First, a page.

Traditionally, a person trained under an experienced master until became one. This practice was common for centuries until the recent eras. After the Industrial Revolution, the traditional university system, which existed to train clergy, was adapted to train more common citizens for professions. These professionals had learned a profession that required study, practice and meeting standards. The professional would enter the work world as an employee of some entity or as an independent provider. These practices remain the same today. The typical means of reaching customers was word of mouth, in many areas, for such professionals. Many professionals such as lawyers, physicians and the like would never advertise the services because of the standards of the professions. The modern times altered these rules. Professionals today make use of all available means for exposure and finding of new business. Word of mouth may still be the best means of getting one’s best clients but a new arena has opened, in the recent past, changing the rules once again.
Internet had already made a place in the business world when social media was born. Social media referred to programs that allow the Internet user to interact with the web pages. The individual can read and also write on the website. This created a two way communication forum which blew out of proportion and found its strongest anchor in human relations. Websites dedicated to social networks proved extremely successful for personal connections. These sites improved to become strong business relationship centers. Today, professionals need to be aware of the strong place the social media websites have in the practice of business. Word of mouth may still bring most of the business and referrals may still be the best means of getting good business but a new business arena has been setup which changes the how-to of business in America.
The professional today must have some level of presence in the social media. Some websites, such as LinkedIn, are designed for professional business connections and are fairly static in function. The typical professional may be able to establish effective presence by simply joining and making a solid online profile while not participating in any activities. They are excellent as Internet bases for creating an online presence without dedicating much time. The larger companies may require all employees to join these sites but smaller and independents are still in the dark about the importance of these connections for the future.
One group, that avoids social media as a class, has good reasons for today and the future. Executives eschew social media memberships systematically. Their connections are select and careful without any need for exposure to the outside individuals. A typical executive lacks the same needs a typical worker or professional has in the work world. Social media and basic networking maybe musts for the average person but the executives practice these same skills religiously and at very advanced levels without social media help. One characteristic is their abilities to maintain effective closed networks. The success of business activities requires limited contact with non-members of the executive class networks. Social media exposes executives to everyone and eschews the traditional safety controls for meeting strangers. Successful executives will continue to rely on closed offline business networks for the future but the remainder of the work force have to play by the new rules.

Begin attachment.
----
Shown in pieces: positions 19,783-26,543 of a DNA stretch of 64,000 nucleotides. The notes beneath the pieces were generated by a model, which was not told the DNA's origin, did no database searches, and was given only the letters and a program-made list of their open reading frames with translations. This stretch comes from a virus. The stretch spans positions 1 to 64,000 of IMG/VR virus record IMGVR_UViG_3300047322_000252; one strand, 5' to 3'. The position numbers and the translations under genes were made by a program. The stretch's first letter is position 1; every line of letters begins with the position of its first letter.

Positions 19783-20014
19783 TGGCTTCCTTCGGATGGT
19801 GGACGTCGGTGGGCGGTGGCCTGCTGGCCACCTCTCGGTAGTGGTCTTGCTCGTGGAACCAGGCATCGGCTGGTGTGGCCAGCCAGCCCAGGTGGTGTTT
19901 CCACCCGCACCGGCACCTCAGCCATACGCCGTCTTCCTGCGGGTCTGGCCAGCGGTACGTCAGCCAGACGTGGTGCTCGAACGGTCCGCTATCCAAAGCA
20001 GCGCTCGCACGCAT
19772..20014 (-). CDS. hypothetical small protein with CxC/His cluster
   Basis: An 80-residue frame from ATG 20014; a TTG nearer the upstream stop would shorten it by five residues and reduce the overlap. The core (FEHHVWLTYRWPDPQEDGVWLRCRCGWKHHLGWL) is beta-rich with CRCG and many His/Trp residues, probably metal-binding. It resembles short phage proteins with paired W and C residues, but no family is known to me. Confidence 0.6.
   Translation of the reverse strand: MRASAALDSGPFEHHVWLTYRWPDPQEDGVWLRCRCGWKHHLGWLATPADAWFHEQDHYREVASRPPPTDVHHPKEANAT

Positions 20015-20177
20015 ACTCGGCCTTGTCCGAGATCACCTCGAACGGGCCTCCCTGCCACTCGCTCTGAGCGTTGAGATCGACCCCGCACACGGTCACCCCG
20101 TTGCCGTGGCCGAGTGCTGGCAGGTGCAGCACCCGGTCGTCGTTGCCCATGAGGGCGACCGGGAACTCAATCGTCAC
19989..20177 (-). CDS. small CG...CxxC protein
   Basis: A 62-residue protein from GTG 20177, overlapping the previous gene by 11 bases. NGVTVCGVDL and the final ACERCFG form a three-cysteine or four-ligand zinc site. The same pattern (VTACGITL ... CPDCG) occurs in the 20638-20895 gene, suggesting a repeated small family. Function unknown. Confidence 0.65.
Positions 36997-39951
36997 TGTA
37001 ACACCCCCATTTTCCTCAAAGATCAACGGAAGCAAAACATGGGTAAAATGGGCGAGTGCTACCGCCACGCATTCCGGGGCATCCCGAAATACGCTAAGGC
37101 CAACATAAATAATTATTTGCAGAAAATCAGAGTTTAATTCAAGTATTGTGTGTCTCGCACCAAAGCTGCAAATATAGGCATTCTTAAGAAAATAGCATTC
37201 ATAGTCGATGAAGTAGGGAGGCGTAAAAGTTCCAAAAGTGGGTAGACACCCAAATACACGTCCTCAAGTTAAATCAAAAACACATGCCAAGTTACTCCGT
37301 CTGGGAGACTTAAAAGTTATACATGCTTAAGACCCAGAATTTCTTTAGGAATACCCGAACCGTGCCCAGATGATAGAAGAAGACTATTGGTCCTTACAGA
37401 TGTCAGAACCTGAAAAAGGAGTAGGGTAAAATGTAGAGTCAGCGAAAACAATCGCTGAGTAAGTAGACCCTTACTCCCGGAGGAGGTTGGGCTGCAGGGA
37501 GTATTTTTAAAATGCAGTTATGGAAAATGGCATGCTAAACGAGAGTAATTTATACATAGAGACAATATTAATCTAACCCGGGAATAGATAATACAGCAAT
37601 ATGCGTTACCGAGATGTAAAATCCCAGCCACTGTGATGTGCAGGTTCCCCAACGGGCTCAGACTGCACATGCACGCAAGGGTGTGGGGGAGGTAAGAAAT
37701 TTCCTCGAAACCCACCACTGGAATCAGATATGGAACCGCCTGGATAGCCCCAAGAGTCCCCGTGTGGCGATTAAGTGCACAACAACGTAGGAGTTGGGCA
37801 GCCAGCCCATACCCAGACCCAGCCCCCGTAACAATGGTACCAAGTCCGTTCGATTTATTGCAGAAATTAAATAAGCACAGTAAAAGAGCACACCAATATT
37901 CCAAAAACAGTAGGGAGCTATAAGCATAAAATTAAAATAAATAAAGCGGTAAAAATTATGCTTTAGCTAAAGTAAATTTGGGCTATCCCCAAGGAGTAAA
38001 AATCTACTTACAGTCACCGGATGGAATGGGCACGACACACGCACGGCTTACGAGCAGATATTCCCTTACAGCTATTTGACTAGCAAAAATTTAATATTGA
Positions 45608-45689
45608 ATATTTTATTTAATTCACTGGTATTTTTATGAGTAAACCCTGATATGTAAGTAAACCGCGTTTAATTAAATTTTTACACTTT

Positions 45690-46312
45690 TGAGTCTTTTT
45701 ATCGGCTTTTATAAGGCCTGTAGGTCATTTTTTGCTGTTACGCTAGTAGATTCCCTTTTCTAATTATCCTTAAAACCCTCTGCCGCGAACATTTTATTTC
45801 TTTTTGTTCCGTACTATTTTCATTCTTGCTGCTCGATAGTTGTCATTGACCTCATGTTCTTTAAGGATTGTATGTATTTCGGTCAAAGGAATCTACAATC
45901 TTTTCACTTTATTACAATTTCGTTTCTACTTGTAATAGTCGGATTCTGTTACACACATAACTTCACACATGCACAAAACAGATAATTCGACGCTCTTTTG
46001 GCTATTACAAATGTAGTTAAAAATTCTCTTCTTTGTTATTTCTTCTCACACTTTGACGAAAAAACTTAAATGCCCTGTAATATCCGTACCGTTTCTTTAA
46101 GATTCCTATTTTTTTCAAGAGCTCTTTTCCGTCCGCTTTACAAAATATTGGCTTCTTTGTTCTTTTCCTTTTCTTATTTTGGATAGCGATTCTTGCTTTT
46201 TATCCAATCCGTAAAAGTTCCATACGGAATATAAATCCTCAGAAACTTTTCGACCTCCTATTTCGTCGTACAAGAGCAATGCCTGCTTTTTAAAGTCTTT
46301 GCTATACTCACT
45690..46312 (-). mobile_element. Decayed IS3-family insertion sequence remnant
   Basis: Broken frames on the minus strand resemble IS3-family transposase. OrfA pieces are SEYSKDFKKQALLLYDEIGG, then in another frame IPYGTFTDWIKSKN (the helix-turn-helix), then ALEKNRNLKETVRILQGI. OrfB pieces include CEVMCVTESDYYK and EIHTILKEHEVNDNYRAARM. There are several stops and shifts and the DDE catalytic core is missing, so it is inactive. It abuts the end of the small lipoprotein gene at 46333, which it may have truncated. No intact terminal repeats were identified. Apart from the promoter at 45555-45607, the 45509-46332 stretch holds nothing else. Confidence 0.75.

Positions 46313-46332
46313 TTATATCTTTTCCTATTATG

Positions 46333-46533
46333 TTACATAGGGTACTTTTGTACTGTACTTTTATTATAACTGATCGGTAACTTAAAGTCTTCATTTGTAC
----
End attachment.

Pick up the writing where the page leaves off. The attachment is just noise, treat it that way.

Food and wine professionals are most often seen in Facebook and lately on Twitter. The casual and friendly nature of Facebook makes this personal relationship website a choice for hospitality professionals compared to LinkedIn which lacks friendship paths. LinkedIn puts heavy emphasis on professional credentials and qualifications while Facebook is about the person. The personal social media is also flexible for interaction between the members unlike the business social media. Twitter appears as a perfect tool with its own niche to some users while Twitter fails to provide any functions at all to many more. Twitter is an example of a social media tool most professionals can do without. Every non-executive professionals needs some level of presence in the social media for the future and smaller to medium companies are best positioned by requiring the staff to join some social media websites as the large companies already do. The bottom line remains social media functions as a separate universe and professional need to have some presence or equal as non-existent to millions who may do business in the future.